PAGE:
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\\jciprod01\productn\N\NVJ\13-3\NVJ304.txt unknown Seq: 1 12-JUN-13 13:56 GLOBAL LEGAL RESPONSES TO PRENATAL GENDER IDENTIFICATION AND SEX SELECTION...

Consider Mohapatra’s article Global Legal Responses to Prenatal Gender Identification and Sex Selection.
As nurses, participating in a global environment or at home with diverse populations, we may face personal challenges when dealing with cultural differences.  Patients may have cultural beliefs that impact their healthcare decision-making in opposition to our own health beliefs and values.  Culturally competent nursing care is critical to best patient outcomes.  The ability to appreciate viewpoint different from our own is an important characteristic of a culturally competent nurse. Self-reflection can be used to examine our biases, values, and personal healthcare beliefs.  Having better understanding of our own cultural beliefs can help to improve our cultural competence. 

Using the information in this article as your basis, reflect on your ability to discuss a viewpoint that is in opposition to your own. Select a cultural view, from the article, that you disagree with. Respectfully, write a two to three paragraph reflection on that view a if you supported the view (you ay need to perform additional research using peer-reviewed literature sources to create an effective argument). This reflection is not asking you to accept someone else’s viewpoint as your own, but to discuss it appropriately as if the cultural belief were your own.

Do not take a hardened stance on the subject in your writing; that is not the purpose. Simply consider another viewpoint and attempt to understand the underlying cultural significance and importance in your patient’s decision-making process.

Please see the attachment for the article.


Thanks,

\\jciprod01\productn\N\NVJ\13-3\NVJ304.txt unknown Seq: 1 12-JUN-13 13:56 G LOBAL L EGAL R ESPONSES TO P RENATAL G ENDER I DENTIFICATION AND S EX S ELECTION Seema Mohapatra, JD, MPH* I NTRODUCTION Over one hundred million women are estimated to be “missing” from the world’s population due to some form of gendercide. 1 Gendercide exists on almost every continent and affects every class of people. 2 Gendercide has tradi- tionally taken the form of sex-selective abortion, infanticide, or death caused by neglect. 3 Sex-selective abortions occur when a pregnancy is terminated due to the sex of the fetus. 4 In the last few decades, technological advances have allowed potential parents to identify the gender of their baby early in the first trimester. 5 Recently, with the advent of newer technology that allows one to choose a baby’s gender, such as preimplantation genetic diagnosis (“PGD”) and MicroSort, it is possible for those who can afford it to select their child’s gender instead of resorting to getting rid of a fetus of an unwanted gender. 6 Although there are certainly individuals who wish to have daughters over sons, 7 most cultures have historically preferred having male children. Attitudi- * Assistant Professor of Law, Dwayne O. Andreas School of Law, Barry University. I would like to thank Sarah Beres, Madeline Buczynski, Rachel Mattie, and Ariel Niles for their excellent research assistance and Dean Leticia Diaz for supporting this research with a Summer Research Grant. 1 Amartya Sen, More than 100 Million Women Are Missing , in W OMEN’S GLOBAL HEALTH AND HUMAN RIGHTS 99, 100 (Padmini Murthy & Clyde Lanford Smith eds., 2010); see also Maneesha Deckha, (Not) Reproducing the Cultural, Racial and Embodied Other: A Feminist Response to Canada’s Partial Ban on Sex Selection , 16 UCLA W OMEN’S L.J. 1, 11–12 & n.36 (2007) (citing Policy Statement, Ethical Issues in Assisted Reproduction: Sperm Sorting for Medical and Non-Medical Reasons , 21 J. S OC’Y OBSTETRICIANS & GYNECOLOGISTS C AN. 67, 68–69 (1999) [hereinafter Policy Statement]). The term “gendercide” refers to the systemic killing of members of a certain gender. See The War on Baby Girls: Gendercide , E CONOMIST, Mar. 6, 2010, at 77 [hereinafter Gendercide ]. 2 Gendercide , supra note 1, at 77. 3 See Deckha, supra note 1, at 11 (citing Policy Statement, supra note 1, at 68–69). 4 Joseph Chamie, The Global Abortion Bind , Y ALEGLOBAL ONLINE (May 29, 2008), http:// yaleglobal.yale.edu/content/global-abortion-bind. 5 Shinalyn Baldesco, Advances in Pregnancy Gender Determination , H ELIUM (Oct. 4, 2012), http://www.helium.com/items/2378007-advances-in-pregnancy-gender- determination. 6 Planning a Procedure , M ICROSORT, http://www.microsort.com/?page_id=461 (last visited May 10, 2013). 7 Jasmeet Sidhu’s article, How to Buy a Daughter , centers on the struggles of one woman, Megan Simpson, a nurse whose name was changed for privacy purposes, who was one of four sisters and longed for a baby girl of her own. Jasmeet Sidhu, How to Buy a Daughter , S LATE (Sept. 14, 2012, 3:30 AM), http://mobile.slate.com/articles/health_and_science/medi- 690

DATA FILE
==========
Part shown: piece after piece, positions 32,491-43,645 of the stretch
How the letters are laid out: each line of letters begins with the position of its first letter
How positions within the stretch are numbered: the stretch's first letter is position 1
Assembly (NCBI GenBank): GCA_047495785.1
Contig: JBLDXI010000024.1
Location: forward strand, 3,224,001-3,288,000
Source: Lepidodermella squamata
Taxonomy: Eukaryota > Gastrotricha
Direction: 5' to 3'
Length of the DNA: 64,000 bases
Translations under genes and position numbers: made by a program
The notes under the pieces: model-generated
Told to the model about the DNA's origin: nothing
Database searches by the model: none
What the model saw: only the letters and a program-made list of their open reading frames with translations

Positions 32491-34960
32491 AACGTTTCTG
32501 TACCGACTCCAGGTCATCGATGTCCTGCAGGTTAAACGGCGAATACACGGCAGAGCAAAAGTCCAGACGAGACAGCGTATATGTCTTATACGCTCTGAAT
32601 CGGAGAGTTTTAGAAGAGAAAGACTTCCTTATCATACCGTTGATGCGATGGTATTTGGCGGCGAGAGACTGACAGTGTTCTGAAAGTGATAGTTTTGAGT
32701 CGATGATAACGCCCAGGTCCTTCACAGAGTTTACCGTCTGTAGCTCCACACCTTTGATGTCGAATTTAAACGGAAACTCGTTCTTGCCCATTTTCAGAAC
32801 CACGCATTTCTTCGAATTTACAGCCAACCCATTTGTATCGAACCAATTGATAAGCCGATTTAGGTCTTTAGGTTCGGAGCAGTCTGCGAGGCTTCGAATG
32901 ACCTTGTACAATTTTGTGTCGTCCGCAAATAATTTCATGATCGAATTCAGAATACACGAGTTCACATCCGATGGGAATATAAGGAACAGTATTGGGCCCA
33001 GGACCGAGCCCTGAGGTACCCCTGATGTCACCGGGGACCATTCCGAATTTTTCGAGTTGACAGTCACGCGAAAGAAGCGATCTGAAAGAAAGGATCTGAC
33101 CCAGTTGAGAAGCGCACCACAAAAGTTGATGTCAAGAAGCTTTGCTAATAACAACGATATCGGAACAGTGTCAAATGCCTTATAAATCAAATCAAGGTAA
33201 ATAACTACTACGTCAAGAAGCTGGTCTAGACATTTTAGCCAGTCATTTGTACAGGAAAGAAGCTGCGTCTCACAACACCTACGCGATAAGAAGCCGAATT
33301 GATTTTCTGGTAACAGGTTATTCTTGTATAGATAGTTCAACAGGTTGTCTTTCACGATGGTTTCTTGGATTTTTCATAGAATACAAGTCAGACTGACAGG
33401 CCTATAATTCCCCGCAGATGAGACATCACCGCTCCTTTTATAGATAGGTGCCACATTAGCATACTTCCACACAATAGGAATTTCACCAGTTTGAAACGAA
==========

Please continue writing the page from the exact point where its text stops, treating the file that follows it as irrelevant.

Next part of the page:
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\\jciprod01\productn\N\NVJ\13-3\NVJ304.txt unknown Seq: 2 12-JUN-13 13:56 Spring 2013] PRENATAL SEX SELECTION 691 nal surveys, taken periodically since the 1930s in the United States, reveal a sustained and marked preference for male children over female children. 8 This preference is especially marked in Asian countries, such as China and India. 9 In these countries, there exists a strong son preference. 10 In rural com- munities in China and India, the need for hard labor historically caused families to prefer to have sons. 11 Also, inheritance rules often allowed only sons to receive land, which also helped contribute to son preference. 12 In India, tradi- tionally, a bride’s family was expected to give the groom’s family money and gifts as dowry. 13 Although dowry is now technically illegal in India, this expensive practice continues, which adds to the financial reality that having a daughter is a burden while having a son is a potential boon. 14 This strong cultural preference, coupled with the modern desire for a smaller family and the availability of technology that discloses the sex of the fetus early in pregnancy, has resulted in an increase in sex-selective practices. 15 Before the advancement of technologies to identify the sex of a fetus, the imbalance in ratios was attributed to killing or neglect of female infants. 16 However, since the development of medical technology in the early 1980s, the availability of ultrasounds and other diagnostic technologies that can detect the sex of a fetus have accelerated the sex-ratio imbalances at birth in some parts of the world. 17 cal_examiner/2012/09/sex_selection_in_babies_through_pgd_americans_are_paying_to_ have_daughters_rather_than_sons_.html. Based on her family history, she always assumed she would have a girl and was surprised when her first child was a boy. Id. She and her husband tried again and she birthed another son. Id. Desperate, the couple paid $800 for a procedure that promised results by the use of a protein solution thought to inhibit the swim- ming speed of X-carrying chromosomes. Id. However, this procedure failed and Simpson gave birth to a third son. Id. The news was so difficult that Simpson could no longer stand to be around women giving birth to daughters at work and had to transfer departments. Id. Still determined, Simpson used PGD to try to have a daughter. Id. All the embryos were found to be “chromosomally abnormal” and could not be used. Id. She only became pregnant with her daughter after using a mixture of sperm sorting techniques and in vitro fertilization. Id. Achieving her dream of having a daughter cost Simpson four years of waiting and $40,000, some of which was taken out in loans. Id. Simpson claims her daughter was “worth every cent.” Id. 8 Deckha, supra note 1, at 11 (citing Policy Statement, supra note 1, at 68–69). This prefer- ence includes a desire for first-born sons and for additional sons if there are an unequal number of children in a family. Id. 9 Gendercide , supra note 1, at 77. 10 Id. 11 See id. 12 See id. 13 Deckha, supra note 1, at 11 (citing Policy Statement, supra note 1, at 68–69); see also Gendercide , supra note 1, at 77. 14 E LISA SCALISE, RURAL DEV. INST., WOMEN’S INHERITANCE RIGHTS TO LAND AND PROP- ERTY IN SOUTH ASIA 16 (2009). 15 Gendercide , supra note 1, at 77. This trend resulted in a “malign combination of ancient prejudice and modern preferences for small families.” Id. 16 W ORLD HEALTH ORG., PREVENTING GENDER-BIASED SEX SELECTION: AN INTERAGENCY S TATEMENT OHCHR, UNFPA, UNICEF, UN WOMEN AND WHO 1 (2011), available at http://whqlibdoc.who.int/publications/2011/9789241501460_eng.pdf. 17 Id.